"We will strike their sanctuaries from the air, and support local forces taking them out on the ground," she said in her speech Thursday. "We will surge our intelligence so that we detect and prevent attacks before they happen. We will disrupt their efforts online to reach and radicalize young people in our country. It won't be easy or quick, but make no mistake -- we will prevail."

She also noted Trump's claim that "I know more about ISIS than the generals do," and she politely disagreed.

So what's Trump's plan? He hasn't really said, because as he told Megyn Kelly, he wants to keep it secret:

The closest that he has come to explaining his approach came in a "60 Minutes" interview with Leslie Stahl and his vice presidential nominee, Mike Pence.

TRUMP: We're gonna declare war against ISIS. We have to wipe out ISIS.

STAHL: With troops on the ground?

TRUMP: I am going to have very few troops on the ground. We're going to have unbelievable intelligence, which we need; which, right now, we don't have. We don't have the people over there. We are going to use --

STAHL: You want to send Americans--

TRUMP: Excuse me -- and we're going to have surrounding states and, very importantly, get NATO involved because we support NATO far more than we should, frankly, because you have a lot of countries that aren't doing what they're supposed to be doing. And we have to wipe out ISIS....

STAHL: But I still don't know if you're going to send troops over--

TRUMP: Very little. I'm gonna get neighboring states and I'm going to get -- we are going to get NATO; we're going to wipe 'em out. We're gonna -- OK, so we declare war, and we're gonna ..."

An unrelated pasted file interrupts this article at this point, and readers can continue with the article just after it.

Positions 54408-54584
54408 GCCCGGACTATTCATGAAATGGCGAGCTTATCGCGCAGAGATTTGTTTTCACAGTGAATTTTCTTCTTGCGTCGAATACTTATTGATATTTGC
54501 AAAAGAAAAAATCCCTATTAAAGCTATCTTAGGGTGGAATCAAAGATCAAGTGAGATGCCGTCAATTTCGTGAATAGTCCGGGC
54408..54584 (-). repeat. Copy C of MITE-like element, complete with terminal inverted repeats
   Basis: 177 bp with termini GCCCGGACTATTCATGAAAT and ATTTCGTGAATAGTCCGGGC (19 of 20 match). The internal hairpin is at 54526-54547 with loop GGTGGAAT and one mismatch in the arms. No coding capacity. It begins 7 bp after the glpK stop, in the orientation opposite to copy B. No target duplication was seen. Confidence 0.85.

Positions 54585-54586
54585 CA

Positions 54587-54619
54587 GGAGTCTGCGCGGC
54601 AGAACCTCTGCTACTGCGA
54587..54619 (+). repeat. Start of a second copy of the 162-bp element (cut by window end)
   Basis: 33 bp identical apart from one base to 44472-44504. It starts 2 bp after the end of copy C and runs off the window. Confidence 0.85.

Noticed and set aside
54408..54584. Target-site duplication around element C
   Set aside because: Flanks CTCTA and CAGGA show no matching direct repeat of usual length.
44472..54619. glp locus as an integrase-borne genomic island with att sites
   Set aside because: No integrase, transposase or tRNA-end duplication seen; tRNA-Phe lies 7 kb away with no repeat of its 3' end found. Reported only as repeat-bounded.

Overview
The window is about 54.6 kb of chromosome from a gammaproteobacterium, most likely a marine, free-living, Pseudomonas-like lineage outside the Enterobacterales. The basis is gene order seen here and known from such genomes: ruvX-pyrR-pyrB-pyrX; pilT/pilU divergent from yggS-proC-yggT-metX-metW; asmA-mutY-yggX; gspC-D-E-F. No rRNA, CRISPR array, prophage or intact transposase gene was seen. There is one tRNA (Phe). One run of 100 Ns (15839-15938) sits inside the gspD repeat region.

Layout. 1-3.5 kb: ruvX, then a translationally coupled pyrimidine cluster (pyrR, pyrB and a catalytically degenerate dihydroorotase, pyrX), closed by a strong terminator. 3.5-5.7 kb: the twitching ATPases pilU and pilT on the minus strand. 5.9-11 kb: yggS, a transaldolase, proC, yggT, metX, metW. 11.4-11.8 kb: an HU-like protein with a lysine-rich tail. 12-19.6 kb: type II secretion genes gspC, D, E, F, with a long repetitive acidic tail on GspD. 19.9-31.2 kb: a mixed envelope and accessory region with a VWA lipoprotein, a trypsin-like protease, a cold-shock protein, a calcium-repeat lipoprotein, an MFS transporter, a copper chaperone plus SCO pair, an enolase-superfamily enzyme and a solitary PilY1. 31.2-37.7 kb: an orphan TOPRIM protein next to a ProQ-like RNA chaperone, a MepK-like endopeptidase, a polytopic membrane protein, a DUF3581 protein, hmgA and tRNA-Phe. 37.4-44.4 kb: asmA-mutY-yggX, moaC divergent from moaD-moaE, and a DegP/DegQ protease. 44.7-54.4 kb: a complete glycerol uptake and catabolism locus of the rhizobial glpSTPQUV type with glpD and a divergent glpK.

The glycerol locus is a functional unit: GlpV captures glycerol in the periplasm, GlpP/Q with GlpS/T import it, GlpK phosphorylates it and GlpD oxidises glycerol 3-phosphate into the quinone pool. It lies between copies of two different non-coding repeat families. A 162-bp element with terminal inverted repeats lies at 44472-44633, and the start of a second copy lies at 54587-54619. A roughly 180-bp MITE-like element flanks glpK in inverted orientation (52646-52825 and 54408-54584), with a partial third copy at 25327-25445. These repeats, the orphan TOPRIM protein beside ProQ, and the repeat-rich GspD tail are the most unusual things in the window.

At that point, Pence broke in to declare that "this is the kind of leadership that America needs and it begins with deciding to destroy the enemies of our freedom." Because that's his role, to break in and declare such things.


PENCE: And how we do that? I have every confidence. You-- you remember I served on the Foreign Affairs Committee. And I'm very confident that when Donald Trump becomes president of the United States, he'll give a directive to our military commanders, bring together other nations, and we will use the enormous resources of the United States to destroy that enemy."

Thanks Mike.

As you may have noted, Trump's semi-secret "tough" approach to ISIS bears a startling similarity in every detail to the "weak" approach laid out by Clinton. In fact, it's identical to the approach already being carried out by the current administration, to good effect.

The only difference that I can discern is Trump's plan to produce "unbelievable intelligence," which is a breakthrough that frankly, nobody else had yet considered. All of this time we've been focused instead on finding believable intelligence; intelligence of the unbelievable sort is something that most people had given up after the effects it had in Iraq.

I'll close with a final telling excerpt from Clinton's speech in which she laid out the problem quite clearly:

"For the past year, many people made the mistake of laughing off Donald Trump's comments -- excusing him as an entertainer just putting on a show. They think he couldn't possibly mean all the horrible things he says -- like when he called women 'pigs.'

Or said that an American judge couldn't be fair because of his Mexican heritage.

Or when he mocks and mimics a reporter with a disability.

Or insults prisoners of war like John McCain --a true hero and patriot who deserves our respect.

At first, I admit, I couldn't believe he meant it either. It was just too hard to fathom -- that someone who wants to lead our nation could say those things. Could be like that. But here's the sad truth: There is no other Donald Trump ... This is it."

Make your choice, America.

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About the Author

Jay Bookman writes about government and politics, with an occasional foray into other aspects of life as time, space and opportunity allow.